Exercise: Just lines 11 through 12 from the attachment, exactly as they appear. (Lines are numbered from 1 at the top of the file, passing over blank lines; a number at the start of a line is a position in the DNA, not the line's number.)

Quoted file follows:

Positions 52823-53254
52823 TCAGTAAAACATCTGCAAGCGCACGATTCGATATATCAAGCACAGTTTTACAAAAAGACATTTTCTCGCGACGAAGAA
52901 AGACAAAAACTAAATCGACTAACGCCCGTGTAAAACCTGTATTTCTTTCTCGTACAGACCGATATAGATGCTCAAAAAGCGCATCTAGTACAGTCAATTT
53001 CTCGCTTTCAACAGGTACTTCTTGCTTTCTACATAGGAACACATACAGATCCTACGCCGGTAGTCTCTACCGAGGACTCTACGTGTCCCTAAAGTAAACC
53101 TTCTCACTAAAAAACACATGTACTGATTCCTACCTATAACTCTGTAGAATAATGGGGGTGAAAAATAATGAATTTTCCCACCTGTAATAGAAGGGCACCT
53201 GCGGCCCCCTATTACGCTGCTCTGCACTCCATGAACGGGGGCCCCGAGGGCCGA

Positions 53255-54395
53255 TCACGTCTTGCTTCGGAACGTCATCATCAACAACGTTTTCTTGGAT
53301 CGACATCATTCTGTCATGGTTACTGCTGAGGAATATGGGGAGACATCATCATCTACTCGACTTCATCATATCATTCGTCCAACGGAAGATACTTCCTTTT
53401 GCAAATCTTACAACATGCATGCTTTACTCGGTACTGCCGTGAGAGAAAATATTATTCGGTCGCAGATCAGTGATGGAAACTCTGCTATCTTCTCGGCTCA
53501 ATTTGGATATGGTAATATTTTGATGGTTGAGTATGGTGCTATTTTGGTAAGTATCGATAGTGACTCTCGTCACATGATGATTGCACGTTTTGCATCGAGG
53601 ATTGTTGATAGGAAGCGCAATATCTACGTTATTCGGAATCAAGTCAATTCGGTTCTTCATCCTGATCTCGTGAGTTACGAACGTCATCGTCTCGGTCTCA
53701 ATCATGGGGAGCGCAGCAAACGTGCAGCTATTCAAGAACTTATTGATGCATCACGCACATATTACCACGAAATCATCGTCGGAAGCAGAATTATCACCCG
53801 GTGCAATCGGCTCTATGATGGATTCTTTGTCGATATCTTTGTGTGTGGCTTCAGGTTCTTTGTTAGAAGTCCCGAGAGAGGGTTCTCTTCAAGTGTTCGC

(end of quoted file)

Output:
53501 ATTTGGATATGGTAATATTTTGATGGTTGAGTATGGTGCTATTTTGGTAAGTATCGATAGTGACTCTCGTCACATGATGATTGCACGTTTTGCATCGAGG
53601 ATTGTTGATAGGAAGCGCAATATCTACGTTATTCGGAATCAAGTCAATTCGGTTCTTCATCCTGATCTCGTGAGTTACGAACGTCATCGTCTCGGTCTCA